By Kevin Bunch, IJC
Plastic items — from bags and bottles to clothing fibers — are finding their way into the Great Lakes and its tributaries, degrading into tiny pieces and potentially impacting the environment and human health. While the US and Canadian governments have taken steps to deal with some of these microplastics in the form of microbeads, the IJC has made additional recommendations to get the problem under control before it becomes a bigger issue.
The recommendations stem from a 2016 IJC workshop held in Windsor, Ontario, and attended by 33 experts from both countries. Coupled with public comments gathered in October and November, the IJC developed four major recommendations for Canadian and US officials to consider, starting with a binational plan to prevent the plastics from getting into the lakes in the first place. That plan should reflect on the three themes from the workshop: focusing on pollution prevention, education and outreach, and scientific research and monitoring.
There is no silver bullet that can keep plastics out of the Great Lakes, so the recommended binational plan should have multiple approaches and tools. The IJC has suggested that it include policy- and market-based instruments that use scientific research as a starting point, along with education and outreach to the broader public. A solid plan also would include measurable targets and goals to gauge progress, along with periodic reviews and the flexibility to make adjustments as needed. To make sure the plan is successful, the IJC also suggests that Canada and the United States engage with relevant organizations and industries as well as state, provincial, local, First Nation and tribal governments when putting an agreement together so it can lead to more “informed and innovative” solutions.
Those solutions will need a solid baseline. The recommendation for additional scientific research and monitoring is a necessity given that microplastics haven’t been studied as heavily in freshwater environments – and the Great Lakes more specifically – as they have in marine systems. For starters, there is no agreed upon, defined size for microplastics, though the IJC is recommending a widespread adoption of a particle less than five millimeters in size –the size defined by the US National Oceanic and Atmospheric Administration (NOAA). Still, NOAA’s sampling methods don’t include particles smaller than 0.333 mm, and there is an outstanding need to develop methods to analyze sizes that small and standardize the analysis and sampling methods across the basin.
There also are gaps in scientific knowledge of the sources, abundance and distribution of microplastics in the Great Lakes, how they get transported into and around the Great Lakes (from pathways such as runoff, boats, wastewater), and details of how quickly different types of plastic degrade. There also are questions on how microplastics could bioaccumulate in the food web and what sort of toxic impacts that can have on wildlife and human health. This information could help to develop new methods of manufacturing to reduce the amount of microplastics finding their way into the lakes, and new disposal and recycling processes to capture these plastics before they enter the water supply. It also could be helpful in researching alternatives to traditional plastics and what sort of impacts those have on the environment and human health.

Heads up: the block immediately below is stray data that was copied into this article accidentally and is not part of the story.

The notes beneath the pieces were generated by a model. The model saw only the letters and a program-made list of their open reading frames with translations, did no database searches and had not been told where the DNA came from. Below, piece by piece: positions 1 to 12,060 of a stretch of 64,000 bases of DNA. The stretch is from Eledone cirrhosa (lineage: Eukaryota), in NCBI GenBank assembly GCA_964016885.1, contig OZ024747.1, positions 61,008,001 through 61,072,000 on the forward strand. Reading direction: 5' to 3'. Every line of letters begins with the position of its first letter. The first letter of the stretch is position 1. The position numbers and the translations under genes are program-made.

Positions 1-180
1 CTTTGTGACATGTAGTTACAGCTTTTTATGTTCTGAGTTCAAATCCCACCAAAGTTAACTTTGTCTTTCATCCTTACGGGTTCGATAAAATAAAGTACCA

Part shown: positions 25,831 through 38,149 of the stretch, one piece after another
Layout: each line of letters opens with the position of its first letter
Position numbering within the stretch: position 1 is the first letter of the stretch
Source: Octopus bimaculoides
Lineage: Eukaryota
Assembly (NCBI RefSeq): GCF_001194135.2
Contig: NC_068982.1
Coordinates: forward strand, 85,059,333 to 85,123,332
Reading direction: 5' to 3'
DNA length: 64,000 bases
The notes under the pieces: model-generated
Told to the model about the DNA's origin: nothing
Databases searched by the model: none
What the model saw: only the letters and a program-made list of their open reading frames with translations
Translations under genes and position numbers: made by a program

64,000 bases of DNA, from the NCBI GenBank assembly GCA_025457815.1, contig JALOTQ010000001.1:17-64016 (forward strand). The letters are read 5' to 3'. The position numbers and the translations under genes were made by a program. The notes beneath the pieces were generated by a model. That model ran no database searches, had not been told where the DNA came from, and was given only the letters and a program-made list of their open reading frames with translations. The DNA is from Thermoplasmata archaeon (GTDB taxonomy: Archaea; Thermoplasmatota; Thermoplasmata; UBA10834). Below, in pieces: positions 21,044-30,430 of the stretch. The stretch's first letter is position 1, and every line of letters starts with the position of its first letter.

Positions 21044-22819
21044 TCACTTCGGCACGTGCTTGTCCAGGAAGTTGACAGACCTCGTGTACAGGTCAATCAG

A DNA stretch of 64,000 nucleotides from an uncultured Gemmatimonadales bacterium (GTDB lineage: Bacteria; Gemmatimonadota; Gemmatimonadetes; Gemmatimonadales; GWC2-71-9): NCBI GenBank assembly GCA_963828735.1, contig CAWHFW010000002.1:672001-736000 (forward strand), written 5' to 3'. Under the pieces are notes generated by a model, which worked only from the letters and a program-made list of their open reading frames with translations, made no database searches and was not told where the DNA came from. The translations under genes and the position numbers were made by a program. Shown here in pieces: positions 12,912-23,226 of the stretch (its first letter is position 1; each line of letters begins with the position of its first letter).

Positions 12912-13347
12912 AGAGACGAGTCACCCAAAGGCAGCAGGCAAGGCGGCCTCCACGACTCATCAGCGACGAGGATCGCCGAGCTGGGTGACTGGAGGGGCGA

Moreover, the IJC is recommending that the governments fund research to compare and analyze the most effective methods and policies to reduce and prevent plastics in the Great Lakes. A variety of programs from several organizations and governments already exist to try to manage and reduce plastics from entering water systems. Most notably, the American Chemistry Council and Canadian Plastics Industry Association are involved in national and international programs to contend with marine plastic pollution. Effective programs from throughout the globe could be compared and brought to bear on the Great Lakes region and its own microplastics battle.
The IJC suggests the governments look into the effectiveness of a mandatory extended producer responsibility program, which would make producers either physically or financially responsible for products from the manufacturing stage through their end-of-life disposal. This can be done through incentives to design a product to reduce waste and improve its recovery, recyclability and reuse. As a side benefit, better product management also could help other forms of pollution throughout the region.
Outreach and education programs also may provide an effective avenue to deal with the problem. Better education on disposing and recycling plastic materials and the impacts of consumer choices can help people find ways to reduce their plastics usage and disposal. Understanding how microplastics can get into the environment through wastewater or stormwater also can be helpful as a way to keep trash out of areas that could lead to plastic to entering the water system.
Educational programs could start by adding microplastics to the environmental curriculum taught to children from kindergarten through high school. Shoreline cleanup programs such as Adopt-a-Beach and the Great Canadian Shoreline Cleanup also could provide a critical avenue to spread this information throughout communities, and provide citizen science research, identifying and prioritizing waste prevention and strategies communities that might work elsewhere. The IJC hopes with its recommendations that people’s behaviors will change to help reduce the amount of plastic – and thus, microplastics – that enter the waters of the Great Lakes.
Kevin Bunch is a writer-communications specialist at the IJC’s US Section office in Washington, D.C.